Simon Morris

by Michelle Coursey / 30 December, 2006

Simon Morris is one of broadcasting's unsung heroes. At 57, he is a fixture of the Kiwi music scene, and was living in Wellington long before it was "happening and Wellywood". Doing Radio New Zealand's weekly At the Movies film review programme and producing The Arts on Sunday takes up most of his time, but he still does a gig with his band the Tone Rangers now and then. He talks a lot about quintessential cowboy flick The Magnificent Seven and confesses that western movies are a guilty pleasure he never quite got over.

Did you get the reviewing job because you're a movie buff? I wouldn't go that far, actually. There were a lot of people who were a lot buffer than I was as far as movies were concerned. I had started out doing music shows [for radio]. I sort of cornered a market doing weird, quirky biography things. It was quite fun, and they were very popular, but I was running out of things that were interesting. After that, the position turned up for a movie reviewer, and I thought I don't know much about movies but I have seen an awful lot of them.

You already had some experience in television, directing Radio with Pictures and writing scripts for Close to Home and Shortland Street. What was it about radio that appealed to you? I was driving through England on holiday and all I had was the radio. I was listening to this stuff thinking it was great. Here's a guy who had done a quarter-of-an-hour programme on the most obscure band from 1953 and still made it interesting. Radio is a fabulous medium - you can do anything. It's how you do it, rather than what it is. Given a choice between something that's a really fascinating topic done boringly and a really tedious topic done with pizazz and sparkle, I know which one I would rather listen to.

How do you put your shows together? I've got into a convenient rut. I pick my three movies - any less than that and you start getting boring; any more than that and you run out of time. Then, I have the luxury of a couple of days to think about them. Perhaps "thinking" is slightly overstating it, but it's mulling away. Usually I have a bit at the start [of the show] that I call the throat-clearing bit, where I try to find something that these three movies have got in common. And if, at the end, you can get a punchline that has something to do with the beginning, then that's always a plus. And if you can't - well, you just do a cheap crack. And I have to say that cheap cracks have been my stock-in-trade for the past four or five years.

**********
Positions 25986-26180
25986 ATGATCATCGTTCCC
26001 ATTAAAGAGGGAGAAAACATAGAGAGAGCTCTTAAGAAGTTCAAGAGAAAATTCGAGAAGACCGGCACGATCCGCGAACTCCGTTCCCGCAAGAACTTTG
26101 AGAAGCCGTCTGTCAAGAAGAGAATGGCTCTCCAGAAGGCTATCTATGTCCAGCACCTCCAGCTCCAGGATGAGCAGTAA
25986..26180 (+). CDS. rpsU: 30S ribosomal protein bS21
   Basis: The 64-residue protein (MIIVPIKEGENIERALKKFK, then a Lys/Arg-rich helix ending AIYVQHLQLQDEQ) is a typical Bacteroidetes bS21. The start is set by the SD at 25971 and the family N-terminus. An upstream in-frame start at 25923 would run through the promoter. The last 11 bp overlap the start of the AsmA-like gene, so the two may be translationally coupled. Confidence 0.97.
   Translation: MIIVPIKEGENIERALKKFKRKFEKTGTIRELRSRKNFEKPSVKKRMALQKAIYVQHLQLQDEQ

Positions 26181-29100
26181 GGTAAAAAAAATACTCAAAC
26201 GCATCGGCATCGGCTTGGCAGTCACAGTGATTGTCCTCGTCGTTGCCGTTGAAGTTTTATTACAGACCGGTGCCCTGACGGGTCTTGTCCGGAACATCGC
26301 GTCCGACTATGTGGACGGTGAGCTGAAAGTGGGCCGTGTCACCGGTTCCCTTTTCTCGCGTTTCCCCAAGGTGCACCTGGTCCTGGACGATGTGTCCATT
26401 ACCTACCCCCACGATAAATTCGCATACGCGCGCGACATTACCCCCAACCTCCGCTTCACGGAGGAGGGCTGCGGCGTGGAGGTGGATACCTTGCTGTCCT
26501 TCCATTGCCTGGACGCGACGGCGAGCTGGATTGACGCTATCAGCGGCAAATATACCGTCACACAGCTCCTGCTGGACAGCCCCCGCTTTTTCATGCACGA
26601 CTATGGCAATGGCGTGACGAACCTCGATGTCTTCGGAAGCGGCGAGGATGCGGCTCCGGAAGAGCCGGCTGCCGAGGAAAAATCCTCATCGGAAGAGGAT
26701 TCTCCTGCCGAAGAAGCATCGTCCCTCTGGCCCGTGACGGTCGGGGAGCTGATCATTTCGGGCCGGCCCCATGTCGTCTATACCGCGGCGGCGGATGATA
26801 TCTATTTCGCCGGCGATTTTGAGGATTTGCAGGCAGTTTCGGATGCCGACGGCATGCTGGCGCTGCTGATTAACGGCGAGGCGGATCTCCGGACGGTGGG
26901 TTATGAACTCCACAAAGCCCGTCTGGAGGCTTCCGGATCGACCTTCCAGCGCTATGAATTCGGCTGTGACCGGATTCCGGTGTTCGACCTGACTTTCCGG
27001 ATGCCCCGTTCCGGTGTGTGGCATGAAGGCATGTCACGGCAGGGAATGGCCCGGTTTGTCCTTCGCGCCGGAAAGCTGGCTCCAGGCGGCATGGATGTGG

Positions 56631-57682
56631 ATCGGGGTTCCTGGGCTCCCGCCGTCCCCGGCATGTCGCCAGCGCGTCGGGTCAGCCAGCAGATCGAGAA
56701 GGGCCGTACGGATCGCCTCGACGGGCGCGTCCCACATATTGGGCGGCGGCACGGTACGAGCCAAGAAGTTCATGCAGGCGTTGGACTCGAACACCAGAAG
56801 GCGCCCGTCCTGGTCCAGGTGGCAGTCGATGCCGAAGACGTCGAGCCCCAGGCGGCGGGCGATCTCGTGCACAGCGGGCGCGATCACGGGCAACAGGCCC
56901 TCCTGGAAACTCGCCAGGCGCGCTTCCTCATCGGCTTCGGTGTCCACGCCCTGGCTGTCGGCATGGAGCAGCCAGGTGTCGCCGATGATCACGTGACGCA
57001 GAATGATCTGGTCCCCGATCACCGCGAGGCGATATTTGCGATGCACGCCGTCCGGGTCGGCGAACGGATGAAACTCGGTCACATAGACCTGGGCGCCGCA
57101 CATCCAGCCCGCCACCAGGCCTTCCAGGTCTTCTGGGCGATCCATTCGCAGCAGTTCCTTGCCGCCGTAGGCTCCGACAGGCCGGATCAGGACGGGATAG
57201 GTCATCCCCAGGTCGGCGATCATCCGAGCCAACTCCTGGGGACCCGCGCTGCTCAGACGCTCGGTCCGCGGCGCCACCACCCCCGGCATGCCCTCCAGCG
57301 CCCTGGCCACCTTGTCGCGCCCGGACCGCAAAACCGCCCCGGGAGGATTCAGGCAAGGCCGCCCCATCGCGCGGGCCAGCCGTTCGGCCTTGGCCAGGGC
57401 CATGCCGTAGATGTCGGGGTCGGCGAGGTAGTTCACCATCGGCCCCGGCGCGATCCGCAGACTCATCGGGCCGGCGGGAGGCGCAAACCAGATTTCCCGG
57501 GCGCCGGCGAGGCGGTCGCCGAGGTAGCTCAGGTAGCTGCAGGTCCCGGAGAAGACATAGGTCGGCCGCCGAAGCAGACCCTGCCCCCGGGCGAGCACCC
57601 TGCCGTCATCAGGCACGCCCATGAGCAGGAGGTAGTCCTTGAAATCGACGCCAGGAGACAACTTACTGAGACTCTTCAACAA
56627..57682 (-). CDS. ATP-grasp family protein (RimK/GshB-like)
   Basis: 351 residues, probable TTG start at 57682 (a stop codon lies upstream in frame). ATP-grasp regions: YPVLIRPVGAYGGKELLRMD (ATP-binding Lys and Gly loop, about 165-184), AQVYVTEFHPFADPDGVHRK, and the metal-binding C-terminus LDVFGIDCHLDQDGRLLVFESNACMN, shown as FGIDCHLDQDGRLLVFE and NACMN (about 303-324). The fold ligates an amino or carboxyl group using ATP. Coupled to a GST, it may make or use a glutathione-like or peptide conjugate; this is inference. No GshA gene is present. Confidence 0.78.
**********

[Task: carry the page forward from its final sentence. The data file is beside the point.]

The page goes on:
Cheap cracks aside, I imagine some people are always going to disagree with what you say. I always try and lay my prejudices out as early and as often as possible, because I want to have it so that somebody says, "Simon Morris gave this thing a great review, but he really likes stupid comedies", or "Simon Morris hated this, but he hates horror films, therefore I will take his opinion with a grain of salt." I think the worst thing you can do as a reviewer is try to pretend that you're objective. You try and figure out what the movie is, you try and figure out how close it gets to doing what it's meant to do, but then a really important part of it is "Did I like it?"

Are there defining movies you have always liked? For most people, the movies that they refer back to are the ones when they were a kid, but for me it was a generation before that. I really like virtually any movie that came out in 1939. Stagecoach and Gunga Din, anything by Billy Wilder, virtually anything by Hitchcock, John Ford or Howard Hawks. It's just something about the confidence of those movies. Even when they were bad, they were confident.

Speaking of bad films, it's Christmas ... I've made certain stylistic decisions. Like I'm not going to review a movie that contains the word "Santa" in its title. And anything that involves two rival American families trying to outdo each other with Christmas decorations - I don't have to do that one, either.

Sounds like a healthy level of cynicism after five years of reviewing. I've seen about 700 movies. Seven hundred movies that I've had to make a decision about. That's horrifying ...

Horrifying but enjoyable? I love it. The thing I love about it is for all that you get some nasty surprises - "Oh God, I thought this was going to be great, but oh no, it's shit" - you get pleasant surprises as well. Half the time I'm pleasantly surprised, and half the time I'm miserably disappointed.

Do you ever walk out of films? Never. The last movie I walked out of was some Barbra Streisand thing, I think. Usually I last the distance, often out of curiosity: can it get any worse than this? Oh my God, it can.

AT THE MOVIES resumes Sunday, January 21 at 1.06pm on National Radio


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